We have all the potential for a good plot here. A young noblewoman bucks expectations in failing to get busy and reproduce. Not only that, but she's a Christian in a pagan city. We smell trouble.
This definitely represents a conflict for the Christians in the tale, who must either betray their faith or lose their heads. Cecilia's husband Valerian and brother-in-law Tiburtius choose death. For them, it is an easy decision, for as Cecilia has taught them, there's another life on the other side. In fact, the Christians' relative lack of interest in their earthly life when it's compared with eternal life with God means that for them, this choice is actually not much of a conflict at all. But it'll do for our purposes.
Rather than simply declaring "Off with her head!" when Cecilia refuses to worship at the shrine of Jupiter, Almachius anticipates her refusal, and he wants to know the reason why. So he orders Cecilia to be brought before him before she's taken to the shrine, a definite break with tradition, and a definite complication for our heroine.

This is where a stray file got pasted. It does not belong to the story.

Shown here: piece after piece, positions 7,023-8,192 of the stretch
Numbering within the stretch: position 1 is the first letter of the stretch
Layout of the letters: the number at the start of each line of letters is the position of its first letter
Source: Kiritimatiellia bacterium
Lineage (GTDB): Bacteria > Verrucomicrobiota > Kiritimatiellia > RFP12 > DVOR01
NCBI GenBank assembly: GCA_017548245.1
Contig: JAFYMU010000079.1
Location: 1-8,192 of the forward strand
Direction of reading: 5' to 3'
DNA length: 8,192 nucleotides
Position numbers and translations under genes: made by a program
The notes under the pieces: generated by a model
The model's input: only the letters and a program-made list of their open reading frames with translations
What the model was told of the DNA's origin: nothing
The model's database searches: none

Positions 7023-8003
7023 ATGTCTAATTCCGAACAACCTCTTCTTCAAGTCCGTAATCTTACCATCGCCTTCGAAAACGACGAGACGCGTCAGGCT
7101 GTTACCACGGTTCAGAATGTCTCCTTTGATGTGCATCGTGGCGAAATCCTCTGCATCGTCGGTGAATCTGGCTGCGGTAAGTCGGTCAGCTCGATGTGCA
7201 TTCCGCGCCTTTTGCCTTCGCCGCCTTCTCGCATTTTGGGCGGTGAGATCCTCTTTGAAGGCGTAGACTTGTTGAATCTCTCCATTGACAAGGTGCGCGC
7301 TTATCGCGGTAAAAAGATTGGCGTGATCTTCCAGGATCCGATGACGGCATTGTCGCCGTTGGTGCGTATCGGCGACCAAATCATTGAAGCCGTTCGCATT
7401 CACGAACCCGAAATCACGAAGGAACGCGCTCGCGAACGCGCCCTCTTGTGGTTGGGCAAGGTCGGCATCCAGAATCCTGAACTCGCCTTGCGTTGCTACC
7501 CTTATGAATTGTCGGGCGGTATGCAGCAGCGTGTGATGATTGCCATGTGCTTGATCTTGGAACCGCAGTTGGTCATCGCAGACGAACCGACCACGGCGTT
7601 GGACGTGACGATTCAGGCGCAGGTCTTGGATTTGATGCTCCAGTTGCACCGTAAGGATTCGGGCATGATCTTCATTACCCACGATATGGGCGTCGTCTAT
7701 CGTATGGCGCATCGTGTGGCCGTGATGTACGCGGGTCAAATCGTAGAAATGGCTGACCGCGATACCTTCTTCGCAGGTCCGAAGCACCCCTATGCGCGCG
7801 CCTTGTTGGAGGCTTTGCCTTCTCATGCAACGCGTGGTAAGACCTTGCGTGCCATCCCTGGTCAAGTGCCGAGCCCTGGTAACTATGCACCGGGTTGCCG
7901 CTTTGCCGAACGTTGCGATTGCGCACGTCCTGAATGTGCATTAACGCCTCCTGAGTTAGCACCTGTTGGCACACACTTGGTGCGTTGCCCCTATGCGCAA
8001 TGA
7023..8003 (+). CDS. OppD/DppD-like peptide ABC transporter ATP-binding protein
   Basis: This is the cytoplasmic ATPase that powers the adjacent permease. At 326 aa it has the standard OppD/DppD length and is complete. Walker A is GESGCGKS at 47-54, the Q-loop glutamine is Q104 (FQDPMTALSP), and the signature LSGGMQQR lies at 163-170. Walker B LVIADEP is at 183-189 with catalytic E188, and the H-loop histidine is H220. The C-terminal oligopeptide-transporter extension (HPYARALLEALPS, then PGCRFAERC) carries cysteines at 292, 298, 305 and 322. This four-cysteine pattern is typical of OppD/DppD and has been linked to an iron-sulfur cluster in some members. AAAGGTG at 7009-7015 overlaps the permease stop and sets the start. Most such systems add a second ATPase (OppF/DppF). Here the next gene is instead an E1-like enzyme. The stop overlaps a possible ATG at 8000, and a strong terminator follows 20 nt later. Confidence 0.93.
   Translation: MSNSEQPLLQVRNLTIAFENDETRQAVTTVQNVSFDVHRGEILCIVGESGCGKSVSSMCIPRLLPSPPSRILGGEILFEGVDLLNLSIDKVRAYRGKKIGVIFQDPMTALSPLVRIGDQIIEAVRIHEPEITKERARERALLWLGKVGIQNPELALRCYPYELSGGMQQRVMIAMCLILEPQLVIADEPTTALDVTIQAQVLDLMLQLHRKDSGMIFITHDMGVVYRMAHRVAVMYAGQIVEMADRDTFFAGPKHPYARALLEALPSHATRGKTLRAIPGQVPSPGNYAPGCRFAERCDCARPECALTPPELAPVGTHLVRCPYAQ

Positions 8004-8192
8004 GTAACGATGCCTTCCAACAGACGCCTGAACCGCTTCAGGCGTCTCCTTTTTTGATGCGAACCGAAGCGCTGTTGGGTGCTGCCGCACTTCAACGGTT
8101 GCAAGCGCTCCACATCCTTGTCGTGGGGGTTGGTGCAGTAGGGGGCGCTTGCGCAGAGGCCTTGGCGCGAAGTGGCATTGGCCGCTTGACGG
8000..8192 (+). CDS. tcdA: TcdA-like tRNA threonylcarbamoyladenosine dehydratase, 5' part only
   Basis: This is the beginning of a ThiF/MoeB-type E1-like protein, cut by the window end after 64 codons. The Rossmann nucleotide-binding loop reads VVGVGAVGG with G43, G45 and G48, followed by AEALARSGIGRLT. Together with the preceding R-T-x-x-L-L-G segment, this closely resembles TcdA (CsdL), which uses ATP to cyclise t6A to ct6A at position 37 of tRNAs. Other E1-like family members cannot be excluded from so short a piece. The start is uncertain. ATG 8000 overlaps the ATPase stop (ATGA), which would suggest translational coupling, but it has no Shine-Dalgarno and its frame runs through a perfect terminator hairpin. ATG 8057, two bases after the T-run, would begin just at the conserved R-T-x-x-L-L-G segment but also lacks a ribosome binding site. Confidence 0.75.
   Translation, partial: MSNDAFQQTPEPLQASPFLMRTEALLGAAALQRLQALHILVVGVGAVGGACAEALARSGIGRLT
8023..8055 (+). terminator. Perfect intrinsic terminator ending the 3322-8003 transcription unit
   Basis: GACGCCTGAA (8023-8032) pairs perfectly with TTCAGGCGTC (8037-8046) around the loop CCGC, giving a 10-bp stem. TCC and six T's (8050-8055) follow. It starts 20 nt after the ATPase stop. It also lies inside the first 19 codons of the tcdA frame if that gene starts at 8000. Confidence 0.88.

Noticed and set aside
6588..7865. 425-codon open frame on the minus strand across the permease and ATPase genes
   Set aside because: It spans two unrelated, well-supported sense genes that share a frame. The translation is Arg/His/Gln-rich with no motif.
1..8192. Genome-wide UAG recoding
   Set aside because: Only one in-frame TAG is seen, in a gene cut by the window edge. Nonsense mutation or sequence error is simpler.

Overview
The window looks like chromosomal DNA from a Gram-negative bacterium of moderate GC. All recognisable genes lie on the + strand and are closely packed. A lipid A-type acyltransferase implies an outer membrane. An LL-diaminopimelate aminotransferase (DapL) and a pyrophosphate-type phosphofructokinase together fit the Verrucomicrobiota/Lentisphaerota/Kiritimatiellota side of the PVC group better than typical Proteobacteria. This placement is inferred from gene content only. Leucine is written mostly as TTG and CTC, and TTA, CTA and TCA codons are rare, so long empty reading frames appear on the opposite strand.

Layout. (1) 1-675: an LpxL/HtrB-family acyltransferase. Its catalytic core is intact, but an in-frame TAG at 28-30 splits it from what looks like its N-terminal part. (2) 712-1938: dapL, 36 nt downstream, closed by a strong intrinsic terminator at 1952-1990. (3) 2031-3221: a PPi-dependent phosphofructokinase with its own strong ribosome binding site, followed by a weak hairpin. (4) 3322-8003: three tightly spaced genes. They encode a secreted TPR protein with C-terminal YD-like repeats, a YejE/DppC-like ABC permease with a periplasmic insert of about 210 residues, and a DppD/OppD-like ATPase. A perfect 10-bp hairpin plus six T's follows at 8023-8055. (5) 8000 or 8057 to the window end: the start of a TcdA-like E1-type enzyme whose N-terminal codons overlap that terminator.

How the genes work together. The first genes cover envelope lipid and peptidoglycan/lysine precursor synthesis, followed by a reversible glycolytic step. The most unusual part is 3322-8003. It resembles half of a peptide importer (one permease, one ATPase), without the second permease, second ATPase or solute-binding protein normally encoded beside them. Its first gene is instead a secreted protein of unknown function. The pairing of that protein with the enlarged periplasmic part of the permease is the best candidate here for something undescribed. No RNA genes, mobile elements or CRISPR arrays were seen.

Here we have the climactic confrontation between pagan oppressor and virgin martyr. This is what both the story and Cecilia's life have been leading up to all along. Cecilia has the opportunity to defend her faith in a public venue, perhaps winning converts in the process, but certainly demolishing the arguments of the biggest symbol of paganism.
Although based on everything that's come before this moment we're pretty sure we know what Cecilia will choose, this could be a suspenseful moment. After all, this is Cecilia's ultimate test: will she stick to her principles, or will she bow before that most persuasive of arguments, death?
Well, here's the result of Almachius's ultimatum: a half-dead Cecilia who preaches and teaches continually. We sense that this is the denouement because we suspect that Cecilia won't remain alive for much longer. Maybe it's the head dangling from her body, or maybe it's because Cecilia's doing estate planning, but we get the feeling her life is drawing toward its conclusion.
This being a virgin martyr legend, this ending is exactly the one we were expecting. The sanctifying of Cecilia's home as a church ensures that her legacy will live on in her shrine and in the legend that will grow up around it.